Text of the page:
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In mid-July, on one of the hottest days thus far of the summer, I made my way to the Art Gallery of Ontario. The exhibit is different from what toured in the US, expanded to include a Toronto theme, exploring an area called ‘The Ward,’ where Harris spend his formative years.  The Ward, formally the St. John’s Ward, is a neighbourhood bound by College Street, Queen Street, Yonge Street, and University Avenue; today, the Eaton Centre, Toronto City Hall, Nathan Phillips Square and other prominent shops and buildings are found here, but in the 1910s when Harris called it home, it was an impoverished area where recent immigrants would commonly settle.  Divided into three themes, the first and third explored the Ward, first looking at its history, utilizing Harris’ works contrasting with photography from the time, and the third featured contemporary artists examining the changes to the Ward both geographically and socially.  The second theme explored the ‘Idea of North’ and Harris’ iconic works which capture the Canadian landscape.

It is difficult to imagine the centre of Toronto from another time, as the Eaton Centre and City Hall are so dominant in that space, but Harris’ depictions from the Ward helped bring this time and place to life, using bright colours, or dull when appropriate, and the use of figures help put the viewer in the scene.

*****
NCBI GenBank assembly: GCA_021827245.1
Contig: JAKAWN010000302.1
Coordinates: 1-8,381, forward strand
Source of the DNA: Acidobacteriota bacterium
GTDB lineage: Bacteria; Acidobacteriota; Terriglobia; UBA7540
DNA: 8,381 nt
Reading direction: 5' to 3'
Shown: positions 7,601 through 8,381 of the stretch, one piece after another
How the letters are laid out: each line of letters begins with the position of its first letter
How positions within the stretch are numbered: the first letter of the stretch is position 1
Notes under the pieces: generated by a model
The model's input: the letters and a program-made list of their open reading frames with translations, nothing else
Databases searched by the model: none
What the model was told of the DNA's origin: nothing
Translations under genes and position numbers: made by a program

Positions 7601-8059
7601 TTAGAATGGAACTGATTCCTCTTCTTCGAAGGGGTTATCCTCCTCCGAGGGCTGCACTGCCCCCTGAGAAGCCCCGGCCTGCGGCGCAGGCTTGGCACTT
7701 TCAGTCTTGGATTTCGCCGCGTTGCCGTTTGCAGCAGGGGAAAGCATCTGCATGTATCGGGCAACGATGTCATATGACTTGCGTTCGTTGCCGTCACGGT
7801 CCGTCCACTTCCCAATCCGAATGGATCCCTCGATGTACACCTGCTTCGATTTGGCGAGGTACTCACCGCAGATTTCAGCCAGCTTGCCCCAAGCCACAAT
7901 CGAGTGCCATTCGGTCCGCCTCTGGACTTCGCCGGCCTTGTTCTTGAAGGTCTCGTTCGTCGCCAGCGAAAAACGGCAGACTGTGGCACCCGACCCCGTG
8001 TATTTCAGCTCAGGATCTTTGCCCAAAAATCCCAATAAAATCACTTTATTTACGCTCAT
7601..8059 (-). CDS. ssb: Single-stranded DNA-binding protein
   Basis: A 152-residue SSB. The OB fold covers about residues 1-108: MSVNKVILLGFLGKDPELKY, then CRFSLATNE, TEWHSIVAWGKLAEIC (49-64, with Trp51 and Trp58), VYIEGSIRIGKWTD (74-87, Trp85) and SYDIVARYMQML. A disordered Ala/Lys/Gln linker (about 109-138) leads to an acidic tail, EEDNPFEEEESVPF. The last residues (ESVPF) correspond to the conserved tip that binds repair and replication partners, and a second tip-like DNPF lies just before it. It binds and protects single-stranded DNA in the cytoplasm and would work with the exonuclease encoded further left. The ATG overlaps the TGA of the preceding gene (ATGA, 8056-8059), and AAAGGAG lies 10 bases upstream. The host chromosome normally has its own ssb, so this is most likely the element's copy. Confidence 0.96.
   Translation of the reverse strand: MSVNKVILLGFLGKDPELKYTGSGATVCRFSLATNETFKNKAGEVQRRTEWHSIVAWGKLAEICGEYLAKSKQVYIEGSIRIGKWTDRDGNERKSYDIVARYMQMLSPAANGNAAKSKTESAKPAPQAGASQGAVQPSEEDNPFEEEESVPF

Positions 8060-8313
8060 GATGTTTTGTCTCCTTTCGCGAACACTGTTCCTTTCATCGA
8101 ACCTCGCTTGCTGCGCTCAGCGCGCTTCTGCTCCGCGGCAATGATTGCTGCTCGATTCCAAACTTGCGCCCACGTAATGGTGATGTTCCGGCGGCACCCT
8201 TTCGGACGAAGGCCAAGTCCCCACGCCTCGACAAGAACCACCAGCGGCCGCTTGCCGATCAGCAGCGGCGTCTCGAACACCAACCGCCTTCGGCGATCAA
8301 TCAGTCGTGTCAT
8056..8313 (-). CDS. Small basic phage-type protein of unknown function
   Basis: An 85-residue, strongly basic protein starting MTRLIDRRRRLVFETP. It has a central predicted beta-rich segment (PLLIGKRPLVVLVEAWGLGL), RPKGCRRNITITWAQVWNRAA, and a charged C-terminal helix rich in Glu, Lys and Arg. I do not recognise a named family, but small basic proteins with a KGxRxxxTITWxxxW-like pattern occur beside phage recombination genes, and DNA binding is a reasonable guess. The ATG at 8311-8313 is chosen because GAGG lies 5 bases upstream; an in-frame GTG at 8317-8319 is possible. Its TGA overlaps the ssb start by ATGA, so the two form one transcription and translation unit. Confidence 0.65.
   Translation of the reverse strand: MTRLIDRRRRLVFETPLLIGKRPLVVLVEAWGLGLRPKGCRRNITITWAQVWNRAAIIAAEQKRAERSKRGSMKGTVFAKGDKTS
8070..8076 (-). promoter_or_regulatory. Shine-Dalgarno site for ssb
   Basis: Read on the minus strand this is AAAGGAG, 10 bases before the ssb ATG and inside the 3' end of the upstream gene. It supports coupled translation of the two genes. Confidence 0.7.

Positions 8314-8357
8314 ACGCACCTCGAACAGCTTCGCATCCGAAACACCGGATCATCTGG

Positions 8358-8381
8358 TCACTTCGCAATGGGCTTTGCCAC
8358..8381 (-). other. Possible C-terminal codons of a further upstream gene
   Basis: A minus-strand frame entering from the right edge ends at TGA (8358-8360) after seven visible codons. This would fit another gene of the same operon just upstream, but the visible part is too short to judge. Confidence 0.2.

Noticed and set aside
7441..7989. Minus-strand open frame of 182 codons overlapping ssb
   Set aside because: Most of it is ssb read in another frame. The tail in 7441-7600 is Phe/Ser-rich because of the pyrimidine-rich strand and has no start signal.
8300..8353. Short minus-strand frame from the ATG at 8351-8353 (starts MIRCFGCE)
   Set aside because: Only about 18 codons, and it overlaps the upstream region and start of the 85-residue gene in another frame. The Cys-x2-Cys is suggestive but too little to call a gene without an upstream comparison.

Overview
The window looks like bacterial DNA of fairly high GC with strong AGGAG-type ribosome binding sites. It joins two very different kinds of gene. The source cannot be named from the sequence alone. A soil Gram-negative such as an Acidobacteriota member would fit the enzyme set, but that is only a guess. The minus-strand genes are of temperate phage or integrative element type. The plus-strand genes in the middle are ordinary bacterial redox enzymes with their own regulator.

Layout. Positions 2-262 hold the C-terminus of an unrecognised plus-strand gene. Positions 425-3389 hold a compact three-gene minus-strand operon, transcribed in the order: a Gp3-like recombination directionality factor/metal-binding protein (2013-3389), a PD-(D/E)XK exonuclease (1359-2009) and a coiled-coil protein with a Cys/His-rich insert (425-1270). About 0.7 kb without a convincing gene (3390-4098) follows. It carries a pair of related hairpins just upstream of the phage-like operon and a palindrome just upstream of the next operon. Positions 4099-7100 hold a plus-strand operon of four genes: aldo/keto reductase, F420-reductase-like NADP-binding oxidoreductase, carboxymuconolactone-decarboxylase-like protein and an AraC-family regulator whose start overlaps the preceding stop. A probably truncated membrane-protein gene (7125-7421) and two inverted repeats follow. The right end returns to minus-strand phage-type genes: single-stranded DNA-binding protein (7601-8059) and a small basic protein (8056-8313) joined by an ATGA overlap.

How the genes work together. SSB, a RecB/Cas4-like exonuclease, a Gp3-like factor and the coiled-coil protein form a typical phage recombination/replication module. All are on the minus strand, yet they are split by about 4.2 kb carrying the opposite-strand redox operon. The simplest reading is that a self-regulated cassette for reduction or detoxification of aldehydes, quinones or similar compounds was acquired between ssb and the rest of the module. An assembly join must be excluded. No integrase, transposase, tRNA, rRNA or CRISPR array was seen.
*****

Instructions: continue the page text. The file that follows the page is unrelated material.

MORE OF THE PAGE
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I was especially struck by the following image, which again was new to me before this exhibit. Haven’t we all been this poor soul at one time or another?

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Lawren Harris: Approaching Storm, 1911; on loan from a private collection

As I moved through the exhibition, it dawned on me why I’m so drawn to Harris and his art: not only are the forms, shapes, and landscapes he captures, but I am so very drawn to the colours he uses. Blues, greys, teals, purples, whites. His striking colour use is very impactful. The knitter in me kept walking around the space just imagining skeins of yarn dyed with the colours of  Lake and Mountains.

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Lawren Harris: Lake and Mountains, 1928; Art Gallery of Ontario Collection

My iPhone photographs do not do justice to seeing the paintings in person. If you’re in the Greater Toronto Area, or are planning a visit before September 18, make the Art Gallery of Ontario and The Idea of North a must-visit.

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2 thoughts on “The Idea of North and Lawren Harris”

  1. Ahhh, I want to go so badly. It must have been neat to see how Harris’s style changed over time while going through the exhibition. Thank you for sharing your picture of Approaching Storm. I’ve never seen that one before!

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    1. Thanks! The pictures don’t compare to seeing them in person! If you can get to the AGO, I’d highly recommend it! If you miss The Idea of North, their permanent Canadian gallery has a great selection of Harris’ work exhibited.

      Liked by 1 person